In traditional oil painting, the underpainting is a monochromatic foundationoften made up of white and either burnt umber or raw umberthat’s used to establish the basic forms and values of the subject. The artist then glazes over this underpainting with layers of thinned color. The underpainting remains visible through these subsequent glazes, creating the illusion of realistic depth and dimension.
To create an underpainting for your own work, begin by using burnt umber (as I did in Step 1 above) or raw umber to establish the proportions and value patterns that make up your basic composition. Keep it loose and move things around until the design looks the way you want. When the first layer dries, use white to add another layer of information, still concentrating on shape and value, but working toward a greater feeling of depth. Try mixing the white and umber in varying values, occasionally clarifying shadow areas with a wash of umber. At this point, you may choose to start building up layers of color, as I did in these examples, or you may decide to add more layers of underpainting to create a more finished monochromatic image. Whichever route you take, you’ll discover that, with a little work, you can create a more solid structure for the painting you envision.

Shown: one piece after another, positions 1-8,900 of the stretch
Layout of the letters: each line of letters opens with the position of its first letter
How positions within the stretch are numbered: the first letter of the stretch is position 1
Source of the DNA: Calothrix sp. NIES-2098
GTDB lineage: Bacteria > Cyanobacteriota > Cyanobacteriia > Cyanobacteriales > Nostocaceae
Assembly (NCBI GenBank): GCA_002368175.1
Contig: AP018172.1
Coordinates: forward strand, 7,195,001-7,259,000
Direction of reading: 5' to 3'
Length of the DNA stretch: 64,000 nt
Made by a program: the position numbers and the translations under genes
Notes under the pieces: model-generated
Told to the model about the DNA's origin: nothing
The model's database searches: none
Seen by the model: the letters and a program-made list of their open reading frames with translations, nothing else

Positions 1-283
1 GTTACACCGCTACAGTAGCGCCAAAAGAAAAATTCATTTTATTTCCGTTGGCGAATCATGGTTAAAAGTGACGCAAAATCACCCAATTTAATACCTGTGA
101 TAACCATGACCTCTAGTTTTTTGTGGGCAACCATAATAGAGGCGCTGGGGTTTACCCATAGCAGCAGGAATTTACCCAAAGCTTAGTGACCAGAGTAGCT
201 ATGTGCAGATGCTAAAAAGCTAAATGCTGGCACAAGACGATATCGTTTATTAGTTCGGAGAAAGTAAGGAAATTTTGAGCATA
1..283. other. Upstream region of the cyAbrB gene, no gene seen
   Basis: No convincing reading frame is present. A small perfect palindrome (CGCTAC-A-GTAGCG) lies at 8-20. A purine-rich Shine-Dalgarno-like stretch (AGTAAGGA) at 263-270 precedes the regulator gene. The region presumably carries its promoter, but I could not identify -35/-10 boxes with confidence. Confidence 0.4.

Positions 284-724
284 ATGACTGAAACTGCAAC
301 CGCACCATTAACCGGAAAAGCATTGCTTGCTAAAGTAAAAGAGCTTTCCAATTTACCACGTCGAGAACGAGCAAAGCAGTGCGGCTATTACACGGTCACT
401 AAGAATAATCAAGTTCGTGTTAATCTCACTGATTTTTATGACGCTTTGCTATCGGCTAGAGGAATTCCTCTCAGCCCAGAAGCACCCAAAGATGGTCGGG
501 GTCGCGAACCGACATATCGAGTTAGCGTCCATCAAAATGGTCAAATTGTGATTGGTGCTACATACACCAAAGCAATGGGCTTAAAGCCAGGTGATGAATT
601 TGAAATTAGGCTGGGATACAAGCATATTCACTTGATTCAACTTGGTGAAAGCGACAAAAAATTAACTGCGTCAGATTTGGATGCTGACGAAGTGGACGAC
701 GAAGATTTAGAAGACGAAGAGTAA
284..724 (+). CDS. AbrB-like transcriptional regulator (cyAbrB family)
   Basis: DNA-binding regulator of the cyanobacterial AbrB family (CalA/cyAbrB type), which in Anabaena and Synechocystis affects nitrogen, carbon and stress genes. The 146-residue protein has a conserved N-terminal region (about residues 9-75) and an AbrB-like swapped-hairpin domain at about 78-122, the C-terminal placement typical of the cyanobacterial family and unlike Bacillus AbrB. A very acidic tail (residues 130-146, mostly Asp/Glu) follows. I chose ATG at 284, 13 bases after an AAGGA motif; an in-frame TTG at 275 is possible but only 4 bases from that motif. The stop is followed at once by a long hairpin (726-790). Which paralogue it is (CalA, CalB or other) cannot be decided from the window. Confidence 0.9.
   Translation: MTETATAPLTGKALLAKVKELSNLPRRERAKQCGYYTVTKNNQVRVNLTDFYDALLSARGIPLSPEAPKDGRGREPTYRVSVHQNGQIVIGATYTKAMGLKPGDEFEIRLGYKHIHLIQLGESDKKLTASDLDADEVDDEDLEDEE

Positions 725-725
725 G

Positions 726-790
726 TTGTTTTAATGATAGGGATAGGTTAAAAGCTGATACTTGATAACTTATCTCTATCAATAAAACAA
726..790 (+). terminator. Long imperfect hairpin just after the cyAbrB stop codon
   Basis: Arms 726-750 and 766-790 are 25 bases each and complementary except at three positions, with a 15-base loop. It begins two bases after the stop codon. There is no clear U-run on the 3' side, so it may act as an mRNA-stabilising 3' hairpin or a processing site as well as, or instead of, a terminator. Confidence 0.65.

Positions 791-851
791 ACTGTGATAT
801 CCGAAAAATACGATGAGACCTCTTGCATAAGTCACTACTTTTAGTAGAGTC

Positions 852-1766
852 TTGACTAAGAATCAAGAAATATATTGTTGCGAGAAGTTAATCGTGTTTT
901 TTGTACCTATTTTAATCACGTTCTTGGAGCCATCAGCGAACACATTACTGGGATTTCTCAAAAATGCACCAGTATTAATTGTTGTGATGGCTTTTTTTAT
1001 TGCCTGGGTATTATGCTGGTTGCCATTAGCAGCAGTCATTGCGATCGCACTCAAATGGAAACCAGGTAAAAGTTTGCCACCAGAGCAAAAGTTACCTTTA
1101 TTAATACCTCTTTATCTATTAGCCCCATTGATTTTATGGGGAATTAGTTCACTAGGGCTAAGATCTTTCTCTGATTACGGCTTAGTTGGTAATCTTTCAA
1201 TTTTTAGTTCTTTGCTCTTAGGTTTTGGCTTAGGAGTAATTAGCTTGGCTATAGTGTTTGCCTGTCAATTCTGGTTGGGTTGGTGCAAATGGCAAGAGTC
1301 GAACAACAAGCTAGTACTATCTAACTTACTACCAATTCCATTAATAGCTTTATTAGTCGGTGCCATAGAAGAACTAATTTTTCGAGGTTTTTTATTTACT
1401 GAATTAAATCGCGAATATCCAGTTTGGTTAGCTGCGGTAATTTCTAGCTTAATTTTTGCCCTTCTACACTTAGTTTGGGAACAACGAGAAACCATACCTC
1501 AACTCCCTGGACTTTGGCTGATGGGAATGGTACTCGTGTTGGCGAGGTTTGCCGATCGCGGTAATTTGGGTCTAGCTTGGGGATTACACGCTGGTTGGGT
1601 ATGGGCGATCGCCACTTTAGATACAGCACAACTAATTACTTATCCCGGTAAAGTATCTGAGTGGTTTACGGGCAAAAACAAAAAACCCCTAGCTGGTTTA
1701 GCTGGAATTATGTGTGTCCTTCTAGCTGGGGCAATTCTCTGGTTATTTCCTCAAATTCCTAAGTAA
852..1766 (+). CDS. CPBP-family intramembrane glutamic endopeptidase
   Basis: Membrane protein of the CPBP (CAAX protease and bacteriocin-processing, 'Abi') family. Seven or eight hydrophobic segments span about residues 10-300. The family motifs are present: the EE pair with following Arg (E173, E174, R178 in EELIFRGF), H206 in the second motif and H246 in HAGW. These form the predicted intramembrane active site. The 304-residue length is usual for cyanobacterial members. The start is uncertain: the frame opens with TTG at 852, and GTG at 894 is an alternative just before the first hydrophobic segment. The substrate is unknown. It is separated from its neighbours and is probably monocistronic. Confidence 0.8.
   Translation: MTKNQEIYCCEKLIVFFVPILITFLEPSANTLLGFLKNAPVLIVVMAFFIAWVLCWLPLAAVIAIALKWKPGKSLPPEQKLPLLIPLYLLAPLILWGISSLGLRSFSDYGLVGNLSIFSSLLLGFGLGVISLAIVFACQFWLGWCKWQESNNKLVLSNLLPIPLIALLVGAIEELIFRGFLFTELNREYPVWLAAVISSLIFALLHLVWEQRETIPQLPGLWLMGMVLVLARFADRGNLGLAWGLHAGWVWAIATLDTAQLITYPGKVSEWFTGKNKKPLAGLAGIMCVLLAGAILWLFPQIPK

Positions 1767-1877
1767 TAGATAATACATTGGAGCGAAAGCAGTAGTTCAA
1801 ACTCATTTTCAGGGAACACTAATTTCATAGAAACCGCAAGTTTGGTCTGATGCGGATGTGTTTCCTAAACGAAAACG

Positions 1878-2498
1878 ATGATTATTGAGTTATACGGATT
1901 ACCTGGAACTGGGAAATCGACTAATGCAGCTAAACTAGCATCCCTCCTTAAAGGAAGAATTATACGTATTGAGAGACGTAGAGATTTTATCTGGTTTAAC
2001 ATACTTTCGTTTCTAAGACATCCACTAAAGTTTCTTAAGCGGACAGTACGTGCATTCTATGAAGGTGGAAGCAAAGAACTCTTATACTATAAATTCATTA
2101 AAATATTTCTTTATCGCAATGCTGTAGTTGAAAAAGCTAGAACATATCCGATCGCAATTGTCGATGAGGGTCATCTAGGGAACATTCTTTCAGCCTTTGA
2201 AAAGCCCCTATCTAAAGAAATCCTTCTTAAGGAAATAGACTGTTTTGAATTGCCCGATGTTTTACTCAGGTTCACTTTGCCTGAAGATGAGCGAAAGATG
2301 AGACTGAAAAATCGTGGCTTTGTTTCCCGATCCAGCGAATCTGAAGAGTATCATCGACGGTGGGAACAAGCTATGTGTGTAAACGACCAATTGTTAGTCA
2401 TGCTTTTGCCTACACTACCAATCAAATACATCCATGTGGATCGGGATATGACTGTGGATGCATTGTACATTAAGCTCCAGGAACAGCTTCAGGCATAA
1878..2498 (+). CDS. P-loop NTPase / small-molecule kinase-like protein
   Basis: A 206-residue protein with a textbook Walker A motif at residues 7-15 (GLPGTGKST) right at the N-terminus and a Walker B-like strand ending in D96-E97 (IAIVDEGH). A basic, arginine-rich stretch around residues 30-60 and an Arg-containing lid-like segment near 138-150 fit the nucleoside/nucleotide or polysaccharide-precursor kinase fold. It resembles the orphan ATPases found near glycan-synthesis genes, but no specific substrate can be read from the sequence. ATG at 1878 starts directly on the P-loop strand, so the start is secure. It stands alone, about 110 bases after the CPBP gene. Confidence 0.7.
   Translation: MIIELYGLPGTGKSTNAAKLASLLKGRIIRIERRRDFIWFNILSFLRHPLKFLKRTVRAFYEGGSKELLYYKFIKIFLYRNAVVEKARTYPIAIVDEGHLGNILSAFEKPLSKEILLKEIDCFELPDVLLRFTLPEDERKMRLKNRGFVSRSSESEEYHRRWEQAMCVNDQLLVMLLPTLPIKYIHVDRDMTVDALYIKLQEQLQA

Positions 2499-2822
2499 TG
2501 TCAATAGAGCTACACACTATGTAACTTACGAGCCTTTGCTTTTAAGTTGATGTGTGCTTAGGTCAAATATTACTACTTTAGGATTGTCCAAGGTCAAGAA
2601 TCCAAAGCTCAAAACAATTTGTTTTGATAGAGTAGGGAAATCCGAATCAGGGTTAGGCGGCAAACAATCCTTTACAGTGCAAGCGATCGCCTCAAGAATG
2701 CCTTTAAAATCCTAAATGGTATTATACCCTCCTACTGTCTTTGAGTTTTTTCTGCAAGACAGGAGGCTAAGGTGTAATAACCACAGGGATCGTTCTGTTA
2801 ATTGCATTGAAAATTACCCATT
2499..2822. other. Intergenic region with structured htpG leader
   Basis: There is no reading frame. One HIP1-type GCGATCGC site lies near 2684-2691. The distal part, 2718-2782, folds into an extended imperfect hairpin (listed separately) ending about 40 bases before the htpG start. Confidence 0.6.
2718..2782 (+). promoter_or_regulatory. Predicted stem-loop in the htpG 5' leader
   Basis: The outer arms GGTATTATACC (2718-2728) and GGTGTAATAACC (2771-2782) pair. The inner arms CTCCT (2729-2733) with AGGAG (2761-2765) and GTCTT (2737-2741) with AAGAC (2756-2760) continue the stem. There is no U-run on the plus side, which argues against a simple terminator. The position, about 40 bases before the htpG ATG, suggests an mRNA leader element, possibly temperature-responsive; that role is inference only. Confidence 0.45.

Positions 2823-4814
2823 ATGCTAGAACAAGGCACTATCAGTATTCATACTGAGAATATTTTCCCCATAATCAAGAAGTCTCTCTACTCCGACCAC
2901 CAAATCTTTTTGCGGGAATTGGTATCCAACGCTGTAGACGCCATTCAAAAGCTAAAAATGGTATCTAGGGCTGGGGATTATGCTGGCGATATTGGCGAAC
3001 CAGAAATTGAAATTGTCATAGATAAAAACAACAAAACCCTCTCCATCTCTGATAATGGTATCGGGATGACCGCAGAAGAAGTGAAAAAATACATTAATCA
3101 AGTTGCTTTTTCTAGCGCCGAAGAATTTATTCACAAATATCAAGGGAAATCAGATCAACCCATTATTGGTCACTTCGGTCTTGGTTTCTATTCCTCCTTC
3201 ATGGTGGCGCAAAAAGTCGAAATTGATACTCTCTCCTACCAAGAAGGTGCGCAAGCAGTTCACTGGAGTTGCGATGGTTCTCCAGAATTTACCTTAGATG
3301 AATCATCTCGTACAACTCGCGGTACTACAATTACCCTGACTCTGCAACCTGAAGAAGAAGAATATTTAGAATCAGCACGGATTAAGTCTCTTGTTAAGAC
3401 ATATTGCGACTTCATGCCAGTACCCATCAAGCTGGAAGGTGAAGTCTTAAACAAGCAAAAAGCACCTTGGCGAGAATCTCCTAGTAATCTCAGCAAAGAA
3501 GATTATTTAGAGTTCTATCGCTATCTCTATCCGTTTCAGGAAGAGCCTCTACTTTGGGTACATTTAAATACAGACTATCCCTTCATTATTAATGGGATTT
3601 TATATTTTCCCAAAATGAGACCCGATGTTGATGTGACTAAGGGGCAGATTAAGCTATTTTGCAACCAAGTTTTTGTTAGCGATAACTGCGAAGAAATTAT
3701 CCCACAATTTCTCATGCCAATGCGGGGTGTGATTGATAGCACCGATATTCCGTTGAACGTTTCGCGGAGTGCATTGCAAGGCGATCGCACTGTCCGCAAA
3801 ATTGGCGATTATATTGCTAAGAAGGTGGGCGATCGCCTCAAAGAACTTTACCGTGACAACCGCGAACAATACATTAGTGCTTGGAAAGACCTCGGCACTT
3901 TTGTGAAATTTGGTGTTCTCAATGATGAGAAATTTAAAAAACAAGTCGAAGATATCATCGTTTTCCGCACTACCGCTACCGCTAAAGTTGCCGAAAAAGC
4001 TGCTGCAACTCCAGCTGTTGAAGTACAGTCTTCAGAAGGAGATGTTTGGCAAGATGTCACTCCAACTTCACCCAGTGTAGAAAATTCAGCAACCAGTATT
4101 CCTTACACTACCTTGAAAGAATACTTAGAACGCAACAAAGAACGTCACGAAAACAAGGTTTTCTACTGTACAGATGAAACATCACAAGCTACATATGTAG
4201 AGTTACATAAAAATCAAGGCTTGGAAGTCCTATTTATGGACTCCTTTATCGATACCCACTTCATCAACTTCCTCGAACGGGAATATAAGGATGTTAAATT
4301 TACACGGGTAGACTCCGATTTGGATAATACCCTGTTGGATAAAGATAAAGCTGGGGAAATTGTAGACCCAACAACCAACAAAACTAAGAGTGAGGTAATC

A native of Ukraine trained at the Moscow Surikov Academy for Fine Arts, Leon Belsky moved to Canada in 1992 and now lives in Toronto. He has participated in numerous national and international exhibitions, including a 1993 show at the Museum of Contemporary Israeli Art in Tel Aviv. Hes a member of the Artist Union of Russia, the Painters and Sculptors Association of Israel and the Ontario Society of Artists. Also the creator of many book covers, posters and logos, Belsky is represented by the Peterson Fine Art Gallery in Toronto.